Science Snippet: ATP’s Amazing Power

A twisted, blue crystalline structure with a small yellow molecule inside it.
ATP (yellow) powering a protein (blue) that moves material within cells and helps them divide. Credit: Charles Sindelar, Yale University.

Just as electricity powers almost every modern gadget, the tiny molecule adenosine triphosphate (ATP) is the major source of energy for organisms’ biochemical reactions. ATP stores energy in the chemical bonds that hold its three phosphate groups together—the triphosphate part of its name. In the human body, ATP powers processes such as cell signaling, muscle contraction, nerve firing, and DNA and RNA synthesis. Because our cells are constantly using and producing ATP, each of us turns over roughly our body weight in the molecule every day!

Our bodies can produce ATP in several ways, but the most common is cellular respiration—a multistep process in which glucose molecules from our diet and oxygen react to form water and carbon dioxide. The breakdown of a single molecule of glucose in this way releases energy, which the body captures and stores in around 32 ATP molecules. Along with oxygen, mitochondria are crucial for producing ATP through cellular respiration, which is why they’re sometimes called the powerhouses of cells.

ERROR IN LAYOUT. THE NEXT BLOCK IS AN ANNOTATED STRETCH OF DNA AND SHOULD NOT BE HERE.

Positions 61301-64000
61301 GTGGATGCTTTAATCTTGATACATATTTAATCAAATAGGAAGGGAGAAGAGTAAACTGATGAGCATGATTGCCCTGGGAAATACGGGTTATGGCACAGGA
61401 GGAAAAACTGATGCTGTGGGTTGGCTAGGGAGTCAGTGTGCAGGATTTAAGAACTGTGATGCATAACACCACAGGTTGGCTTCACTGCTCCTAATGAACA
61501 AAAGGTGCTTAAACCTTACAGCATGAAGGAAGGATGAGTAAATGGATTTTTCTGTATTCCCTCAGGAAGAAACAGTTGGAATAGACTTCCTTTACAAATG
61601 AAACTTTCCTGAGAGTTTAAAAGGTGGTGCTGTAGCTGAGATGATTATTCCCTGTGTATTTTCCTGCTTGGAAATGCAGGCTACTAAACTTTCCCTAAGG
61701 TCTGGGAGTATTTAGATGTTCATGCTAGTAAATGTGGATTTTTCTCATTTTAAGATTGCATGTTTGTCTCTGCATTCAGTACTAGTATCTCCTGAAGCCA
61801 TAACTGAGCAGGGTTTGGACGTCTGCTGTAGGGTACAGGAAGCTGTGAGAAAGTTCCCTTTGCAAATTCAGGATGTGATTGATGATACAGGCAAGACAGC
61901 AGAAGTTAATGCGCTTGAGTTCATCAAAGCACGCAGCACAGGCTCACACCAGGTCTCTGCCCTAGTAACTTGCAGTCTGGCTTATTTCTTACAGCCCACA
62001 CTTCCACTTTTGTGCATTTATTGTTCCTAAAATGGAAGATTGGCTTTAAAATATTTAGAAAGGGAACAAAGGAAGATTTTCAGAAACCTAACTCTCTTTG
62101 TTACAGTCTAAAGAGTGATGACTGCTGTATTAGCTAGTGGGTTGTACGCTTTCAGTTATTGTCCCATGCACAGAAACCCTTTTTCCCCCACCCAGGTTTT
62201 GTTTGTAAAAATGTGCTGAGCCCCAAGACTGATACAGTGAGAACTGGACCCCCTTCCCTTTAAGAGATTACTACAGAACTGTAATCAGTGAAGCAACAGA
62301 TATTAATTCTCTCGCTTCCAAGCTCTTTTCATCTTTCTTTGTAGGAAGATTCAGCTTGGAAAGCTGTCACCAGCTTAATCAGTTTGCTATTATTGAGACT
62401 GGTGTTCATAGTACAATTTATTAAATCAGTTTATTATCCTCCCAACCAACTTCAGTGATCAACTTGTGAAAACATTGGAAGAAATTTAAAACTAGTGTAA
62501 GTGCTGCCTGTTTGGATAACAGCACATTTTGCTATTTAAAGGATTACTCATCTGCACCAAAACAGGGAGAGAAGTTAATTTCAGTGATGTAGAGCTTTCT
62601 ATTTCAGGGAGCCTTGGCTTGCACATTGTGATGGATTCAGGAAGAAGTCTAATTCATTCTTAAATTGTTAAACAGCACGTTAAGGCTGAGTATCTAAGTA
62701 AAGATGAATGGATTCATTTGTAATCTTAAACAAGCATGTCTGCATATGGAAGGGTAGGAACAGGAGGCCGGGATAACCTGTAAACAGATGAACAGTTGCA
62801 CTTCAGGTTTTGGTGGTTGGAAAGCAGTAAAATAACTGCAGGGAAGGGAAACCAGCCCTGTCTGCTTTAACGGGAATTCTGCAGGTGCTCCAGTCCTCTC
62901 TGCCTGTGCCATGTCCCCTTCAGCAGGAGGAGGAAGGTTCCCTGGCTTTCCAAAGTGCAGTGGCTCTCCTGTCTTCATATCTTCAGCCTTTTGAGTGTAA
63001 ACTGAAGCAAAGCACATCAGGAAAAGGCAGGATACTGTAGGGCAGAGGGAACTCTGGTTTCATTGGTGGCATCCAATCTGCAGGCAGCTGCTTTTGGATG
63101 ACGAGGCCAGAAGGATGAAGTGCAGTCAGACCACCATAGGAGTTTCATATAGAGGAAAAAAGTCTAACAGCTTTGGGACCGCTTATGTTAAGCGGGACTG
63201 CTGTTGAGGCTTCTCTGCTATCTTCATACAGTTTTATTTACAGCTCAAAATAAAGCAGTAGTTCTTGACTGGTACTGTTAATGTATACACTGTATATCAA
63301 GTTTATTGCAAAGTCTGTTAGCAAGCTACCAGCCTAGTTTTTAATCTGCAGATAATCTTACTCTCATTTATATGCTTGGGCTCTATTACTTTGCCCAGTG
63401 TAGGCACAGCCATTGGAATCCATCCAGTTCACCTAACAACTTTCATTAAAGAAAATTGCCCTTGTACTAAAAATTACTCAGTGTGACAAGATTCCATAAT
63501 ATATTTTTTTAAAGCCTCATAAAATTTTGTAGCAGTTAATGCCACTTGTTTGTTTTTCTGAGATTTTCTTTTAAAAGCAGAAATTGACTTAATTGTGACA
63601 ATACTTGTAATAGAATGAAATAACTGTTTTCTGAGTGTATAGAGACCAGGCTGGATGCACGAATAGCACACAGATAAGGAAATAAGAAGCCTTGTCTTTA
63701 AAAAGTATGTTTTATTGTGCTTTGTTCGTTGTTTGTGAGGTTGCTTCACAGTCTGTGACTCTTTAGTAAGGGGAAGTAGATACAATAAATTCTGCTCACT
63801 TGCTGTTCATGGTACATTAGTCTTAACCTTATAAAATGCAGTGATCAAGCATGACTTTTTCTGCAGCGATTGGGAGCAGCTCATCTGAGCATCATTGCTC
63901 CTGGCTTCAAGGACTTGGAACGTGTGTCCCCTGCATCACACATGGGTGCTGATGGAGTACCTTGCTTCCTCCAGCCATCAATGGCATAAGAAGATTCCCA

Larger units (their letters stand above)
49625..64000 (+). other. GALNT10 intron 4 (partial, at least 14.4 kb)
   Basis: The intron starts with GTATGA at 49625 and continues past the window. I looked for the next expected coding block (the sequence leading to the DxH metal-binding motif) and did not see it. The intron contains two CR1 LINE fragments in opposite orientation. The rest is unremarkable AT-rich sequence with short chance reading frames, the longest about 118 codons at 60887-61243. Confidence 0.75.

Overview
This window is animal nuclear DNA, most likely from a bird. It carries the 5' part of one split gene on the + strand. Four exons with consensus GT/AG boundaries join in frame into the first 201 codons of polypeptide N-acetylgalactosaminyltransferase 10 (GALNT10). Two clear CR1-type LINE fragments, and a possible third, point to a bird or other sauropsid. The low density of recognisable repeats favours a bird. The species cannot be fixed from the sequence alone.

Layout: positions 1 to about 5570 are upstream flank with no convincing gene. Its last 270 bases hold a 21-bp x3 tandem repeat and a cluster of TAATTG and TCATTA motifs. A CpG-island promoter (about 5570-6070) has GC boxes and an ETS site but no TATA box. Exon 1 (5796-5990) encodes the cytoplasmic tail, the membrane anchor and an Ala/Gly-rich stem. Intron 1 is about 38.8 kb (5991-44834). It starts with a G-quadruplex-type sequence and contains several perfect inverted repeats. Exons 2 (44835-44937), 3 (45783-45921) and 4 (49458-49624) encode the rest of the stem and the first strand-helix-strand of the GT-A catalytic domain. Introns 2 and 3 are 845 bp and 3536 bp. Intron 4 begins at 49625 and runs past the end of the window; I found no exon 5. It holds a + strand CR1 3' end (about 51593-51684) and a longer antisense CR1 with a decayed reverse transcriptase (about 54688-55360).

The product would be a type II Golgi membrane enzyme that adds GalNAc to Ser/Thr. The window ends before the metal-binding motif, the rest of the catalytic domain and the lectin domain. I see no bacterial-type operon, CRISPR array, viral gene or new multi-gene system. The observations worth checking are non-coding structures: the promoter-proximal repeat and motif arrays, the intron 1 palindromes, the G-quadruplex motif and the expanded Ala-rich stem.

If cells are temporarily deprived of oxygen, like muscle cells are during a strenuous workout, they can produce ATP using a process called fermentation. However, fermentation is much less efficient than cellular respiration, yielding just two ATP molecules per glucose molecule.

Did You Know?
Animals, including humans, use food molecules to make ATP, but plants use energy from the sun that they capture through photosynthesis to make it!

NIGMS-Funded Research

Many scientists who are supported by NIGMS investigate ATP-related topics. Some of these researchers are:

  • Studying how our cells use ATP to turn genes on and off. Errors in this process have been linked to cancer, and better understanding it could support new treatments.
  • Developing tools to shed light on ATP’s role in specific cell signaling that’s involved in immune response, brain function, and other essential processes.
  • Learning more about ATP synthase—a key protein in ATP production—to support the development of medicines that target it, which could help treat diseases including tuberculosis and cancer.
  • Investigating how stress on a cell can increase mitochondrial membrane permeability, which leads to the inability to produce ATP, causing cell death. Being able to prevent changes in mitochondrial membrane permeability could help reduce damage from strokes and heart attacks.

Learn about other scientific terms with the NIGMS glossary.

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